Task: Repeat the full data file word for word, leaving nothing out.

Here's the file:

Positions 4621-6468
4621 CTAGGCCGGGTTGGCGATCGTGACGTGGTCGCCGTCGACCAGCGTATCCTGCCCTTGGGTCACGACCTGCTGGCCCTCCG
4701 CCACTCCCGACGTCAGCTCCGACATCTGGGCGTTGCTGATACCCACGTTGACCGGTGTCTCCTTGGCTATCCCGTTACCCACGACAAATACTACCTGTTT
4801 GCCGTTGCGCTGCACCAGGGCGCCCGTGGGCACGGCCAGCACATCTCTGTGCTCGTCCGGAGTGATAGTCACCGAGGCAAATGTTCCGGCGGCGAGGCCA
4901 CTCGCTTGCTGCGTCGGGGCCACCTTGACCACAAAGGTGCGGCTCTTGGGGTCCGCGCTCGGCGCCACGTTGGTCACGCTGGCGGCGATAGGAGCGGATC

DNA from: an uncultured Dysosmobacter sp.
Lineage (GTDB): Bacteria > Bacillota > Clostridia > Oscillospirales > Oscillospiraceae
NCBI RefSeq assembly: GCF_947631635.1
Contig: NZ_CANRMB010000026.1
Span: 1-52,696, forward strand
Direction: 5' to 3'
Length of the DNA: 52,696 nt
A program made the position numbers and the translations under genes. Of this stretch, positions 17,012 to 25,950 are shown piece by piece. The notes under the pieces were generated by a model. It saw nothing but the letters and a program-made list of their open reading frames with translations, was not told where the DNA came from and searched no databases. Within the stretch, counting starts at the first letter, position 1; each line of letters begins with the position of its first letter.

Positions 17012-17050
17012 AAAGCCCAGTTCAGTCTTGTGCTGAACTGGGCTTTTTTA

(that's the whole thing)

Positions 4621-6468
4621 CTAGGCCGGGTTGGCGATCGTGACGTGGTCGCCGTCGACCAGCGTATCCTGCCCTTGGGTCACGACCTGCTGGCCCTCCG
4701 CCACTCCCGACGTCAGCTCCGACATCTGGGCGTTGCTGATACCCACGTTGACCGGTGTCTCCTTGGCTATCCCGTTACCCACGACAAATACTACCTGTTT
4801 GCCGTTGCGCTGCACCAGGGCGCCCGTGGGCACGGCCAGCACATCTCTGTGCTCGTCCGGAGTGATAGTCACCGAGGCAAATGTTCCGGCGGCGAGGCCA
4901 CTCGCTTGCTGCGTCGGGGCCACCTTGACCACAAAGGTGCGGCTCTTGGGGTCCGCGCTCGGCGCCACGTTGGTCACGCTGGCGGCGATAGGAGCGGATC

DNA from: an uncultured Dysosmobacter sp.
Lineage (GTDB): Bacteria > Bacillota > Clostridia > Oscillospirales > Oscillospiraceae
NCBI RefSeq assembly: GCF_947631635.1
Contig: NZ_CANRMB010000026.1
Span: 1-52,696, forward strand
Direction: 5' to 3'
Length of the DNA: 52,696 nt
A program made the position numbers and the translations under genes. Of this stretch, positions 17,012 to 25,950 are shown piece by piece. The notes under the pieces were generated by a model. It saw nothing but the letters and a program-made list of their open reading frames with translations, was not told where the DNA came from and searched no databases. Within the stretch, counting starts at the first letter, position 1; each line of letters begins with the position of its first letter.

Positions 17012-17050
17012 AAAGCCCAGTTCAGTCTTGTGCTGAACTGGGCTTTTTTA